Bill Heinrich  -  Jan 02, 2016  -  Comments Off on 11.01.03 Mount Hermon APOSTLES ASK ABOUT ELIJAH

11.01.03 Mt. 17:9-13; Lk. 9:36b; (See also Mk. 9:9-13) Mount Hermon




Mt. 9 As they were coming down from the mountain, Jesus commanded them, Don’t tell anyone about the vision until the Son of Man is raised from the dead.”


10 So the disciples questioned Him, “Why then do the scribes say that Elijah must come first?”

11 “Elijah is coming and will restore everything,” He replied. 12 “But I tell you: Elijah has already come, and they didn’t recognize him. On the contrary, they did whatever they pleased to him. In the same way the Son of Man is going to suffer at their hands.” 13 Then the disciples understood that He spoke to them about John the Baptist.


Lk. 36a They kept silent, and in those days told no one what they had seen.


“Don’t tell anyone about the vision.” Literally, “Don’t tell anyone what you have seen.” At this point Jesus was still concerned that the Jews were expecting Him to be a political messiah. He is totally against anyone promoting Him. It was one of the many features that made Jesus distinctively different from others who claimed to be the messiah – they told everyone to spread the news about themselves. Jesus didn’t.  His identity was the subject of countless debates as Jesus performed miracles of greater power than did Elijah.


The Pharisees asked Jesus, Why then do the scribes say that Elijah must come first?”   Jesus confirmed that “Elijah,” of whom Malachi (4:5) spoke, came in the form of John the Baptist.  They were correct in saying that Elijah would come before the Messiah, but they believed him to literally return from heaven as the same physical person he was centuries earlier.  Furthermore, they believed that he would function with the messiah to purify Judaism from the Greek influences and restore the Jewish people to the political greatness associated with King David.  This steadfast mindset prevented many from recognizing the identity of both John the Baptist and Jesus.  This also explains, in part, why Jesus was so careful in demonstrating His identity to the Jews rather than making a public announcement.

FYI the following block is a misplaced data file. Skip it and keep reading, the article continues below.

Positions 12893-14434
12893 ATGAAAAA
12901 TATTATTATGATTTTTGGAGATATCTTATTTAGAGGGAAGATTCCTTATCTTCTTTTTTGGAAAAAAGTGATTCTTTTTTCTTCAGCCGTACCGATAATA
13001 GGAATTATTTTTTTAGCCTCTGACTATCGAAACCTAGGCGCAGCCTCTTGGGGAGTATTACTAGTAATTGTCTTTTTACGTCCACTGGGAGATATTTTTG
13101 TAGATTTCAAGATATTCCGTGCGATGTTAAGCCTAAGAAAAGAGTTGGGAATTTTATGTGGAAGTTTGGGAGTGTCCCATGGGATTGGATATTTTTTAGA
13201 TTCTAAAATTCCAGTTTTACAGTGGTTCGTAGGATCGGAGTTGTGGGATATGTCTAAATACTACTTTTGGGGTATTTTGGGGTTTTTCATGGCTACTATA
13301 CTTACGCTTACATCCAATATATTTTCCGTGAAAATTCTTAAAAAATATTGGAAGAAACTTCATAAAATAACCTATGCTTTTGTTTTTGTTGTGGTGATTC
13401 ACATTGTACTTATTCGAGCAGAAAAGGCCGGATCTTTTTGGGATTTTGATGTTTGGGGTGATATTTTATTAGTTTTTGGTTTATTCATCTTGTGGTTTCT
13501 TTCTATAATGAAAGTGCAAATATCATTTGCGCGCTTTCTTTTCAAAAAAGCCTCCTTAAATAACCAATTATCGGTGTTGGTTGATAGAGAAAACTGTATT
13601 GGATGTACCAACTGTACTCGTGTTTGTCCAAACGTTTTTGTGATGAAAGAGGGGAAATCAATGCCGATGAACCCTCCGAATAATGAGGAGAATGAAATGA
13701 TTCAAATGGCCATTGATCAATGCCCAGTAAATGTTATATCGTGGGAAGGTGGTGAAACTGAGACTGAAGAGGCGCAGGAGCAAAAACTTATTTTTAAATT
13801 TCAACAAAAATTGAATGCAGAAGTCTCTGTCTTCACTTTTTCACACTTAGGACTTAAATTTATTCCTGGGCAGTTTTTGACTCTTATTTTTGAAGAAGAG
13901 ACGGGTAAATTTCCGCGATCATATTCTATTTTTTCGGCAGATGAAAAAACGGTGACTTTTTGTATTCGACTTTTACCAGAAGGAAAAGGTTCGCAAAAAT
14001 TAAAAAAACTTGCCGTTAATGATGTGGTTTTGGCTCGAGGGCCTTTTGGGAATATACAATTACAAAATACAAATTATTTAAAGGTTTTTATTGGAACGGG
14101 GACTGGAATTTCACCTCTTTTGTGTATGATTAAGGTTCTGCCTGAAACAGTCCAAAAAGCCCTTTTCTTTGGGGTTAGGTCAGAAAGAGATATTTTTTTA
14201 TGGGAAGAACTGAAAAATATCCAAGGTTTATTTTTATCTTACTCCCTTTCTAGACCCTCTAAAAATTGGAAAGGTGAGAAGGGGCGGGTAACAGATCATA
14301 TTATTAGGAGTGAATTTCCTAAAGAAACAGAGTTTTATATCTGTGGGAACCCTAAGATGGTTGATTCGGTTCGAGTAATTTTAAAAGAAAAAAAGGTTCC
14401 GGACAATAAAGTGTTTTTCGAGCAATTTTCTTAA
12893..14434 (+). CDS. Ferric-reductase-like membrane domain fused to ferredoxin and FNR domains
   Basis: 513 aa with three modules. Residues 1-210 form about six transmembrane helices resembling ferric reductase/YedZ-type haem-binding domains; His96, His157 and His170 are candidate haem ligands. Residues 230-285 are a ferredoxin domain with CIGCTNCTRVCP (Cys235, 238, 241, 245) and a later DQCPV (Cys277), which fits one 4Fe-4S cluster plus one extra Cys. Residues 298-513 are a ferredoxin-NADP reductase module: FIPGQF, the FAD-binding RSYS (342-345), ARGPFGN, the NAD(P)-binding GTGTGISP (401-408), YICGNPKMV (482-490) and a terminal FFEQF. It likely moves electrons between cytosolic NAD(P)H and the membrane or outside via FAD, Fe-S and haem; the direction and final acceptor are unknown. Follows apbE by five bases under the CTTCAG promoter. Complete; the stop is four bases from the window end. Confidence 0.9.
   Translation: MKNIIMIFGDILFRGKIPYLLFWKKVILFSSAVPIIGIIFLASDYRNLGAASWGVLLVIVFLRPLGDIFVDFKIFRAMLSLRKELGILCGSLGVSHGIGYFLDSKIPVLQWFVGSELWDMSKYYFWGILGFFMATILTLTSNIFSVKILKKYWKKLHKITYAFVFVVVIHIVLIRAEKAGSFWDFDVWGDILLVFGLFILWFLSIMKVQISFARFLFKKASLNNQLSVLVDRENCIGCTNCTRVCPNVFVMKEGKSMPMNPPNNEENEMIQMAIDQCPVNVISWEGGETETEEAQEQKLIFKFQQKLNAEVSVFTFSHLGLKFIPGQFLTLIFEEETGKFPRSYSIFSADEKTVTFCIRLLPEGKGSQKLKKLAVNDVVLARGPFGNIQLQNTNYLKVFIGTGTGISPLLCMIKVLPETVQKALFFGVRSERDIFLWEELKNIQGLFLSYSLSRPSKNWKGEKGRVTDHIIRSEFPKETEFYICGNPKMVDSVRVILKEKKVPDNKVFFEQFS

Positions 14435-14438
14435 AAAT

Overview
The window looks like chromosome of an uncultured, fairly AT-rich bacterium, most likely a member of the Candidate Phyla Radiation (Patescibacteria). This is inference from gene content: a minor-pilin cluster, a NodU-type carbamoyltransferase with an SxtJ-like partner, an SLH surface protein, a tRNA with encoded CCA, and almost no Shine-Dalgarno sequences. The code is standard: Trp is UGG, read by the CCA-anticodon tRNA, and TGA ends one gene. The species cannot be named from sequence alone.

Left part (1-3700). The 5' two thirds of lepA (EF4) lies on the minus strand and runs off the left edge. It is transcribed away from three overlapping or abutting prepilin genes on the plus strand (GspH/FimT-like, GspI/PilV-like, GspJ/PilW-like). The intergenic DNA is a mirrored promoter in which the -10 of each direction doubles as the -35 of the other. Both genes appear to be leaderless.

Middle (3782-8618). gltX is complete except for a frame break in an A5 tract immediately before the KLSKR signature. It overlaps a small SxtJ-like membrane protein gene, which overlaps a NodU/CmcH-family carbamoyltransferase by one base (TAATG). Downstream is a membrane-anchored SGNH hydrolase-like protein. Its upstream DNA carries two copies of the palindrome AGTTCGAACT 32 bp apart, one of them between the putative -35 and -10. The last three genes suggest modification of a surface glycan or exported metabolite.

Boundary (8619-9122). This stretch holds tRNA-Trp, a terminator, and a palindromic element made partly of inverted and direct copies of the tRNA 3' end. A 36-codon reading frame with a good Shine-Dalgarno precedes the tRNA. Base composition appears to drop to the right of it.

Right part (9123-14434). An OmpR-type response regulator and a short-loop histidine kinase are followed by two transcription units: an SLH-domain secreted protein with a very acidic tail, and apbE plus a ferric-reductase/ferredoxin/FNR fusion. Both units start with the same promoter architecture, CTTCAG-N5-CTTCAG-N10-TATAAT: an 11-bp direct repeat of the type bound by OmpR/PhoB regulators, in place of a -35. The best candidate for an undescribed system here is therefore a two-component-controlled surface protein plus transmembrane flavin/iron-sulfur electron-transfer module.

Now the darkest hour of Jesus and the disciples lay before them.  The previous discussion at the Shrine of Pan at Banias resulted in Peter’s profound confession.  Now the experience of the Transfiguration would build their faith for the coming painful and agonizing trial and crucifixion.  The mountaintop experience was a prelude of what was to come. They had seen Jesus as they had never seen Him before.  Yet, unknown to them, they would see Him again in a similar manner after the resurrection.  But a fuller meaning of the Transfiguration would not be realized until after the resurrection when Jesus would again walk among them again.


An example of the misunderstanding of “Elijah” is found in the Mishnah. The author believed Elijah would be a man who would bring peace to the descendants of Moses.


Rabbi Joshua said: “I have received as a tradition from Rabban Johanan b. Zakkai,[1] who heard from his teacher, and his teacher from his teacher, as a Halakah given to Moses from Sinai, that Elijah will not come to declare (what is) clean or unclean, to remove afar or to bring nigh, but to remove afar those (families) that were brought nigh by violence and bring nigh those (families) that were removed afar by violence.”


Mishnah, Eduyoth 8.7


From this quotation it is clear that the teacher believed that Elijah, when he would return, would not change the Torah, but would restore justice to human relationships. Yet both John and Jesus underscored the Torah and, in so doing, they challenged the Oral Law.


All this illustrates the difficulties Jesus had to overcome in preparing the disciples for what was before them. They were under His continuous teaching and had often heard of His death and resurrection, either directly or indirectly. Even so, they still failed to comprehend what they were about to witness.





[1]. Rabbi Zakkai was the last disciple of the famous Rabbi Hillel. See Parry, The Complete Idiot’s Guide to the Talmud. 38-39.


Comments are closed.

  • Chapters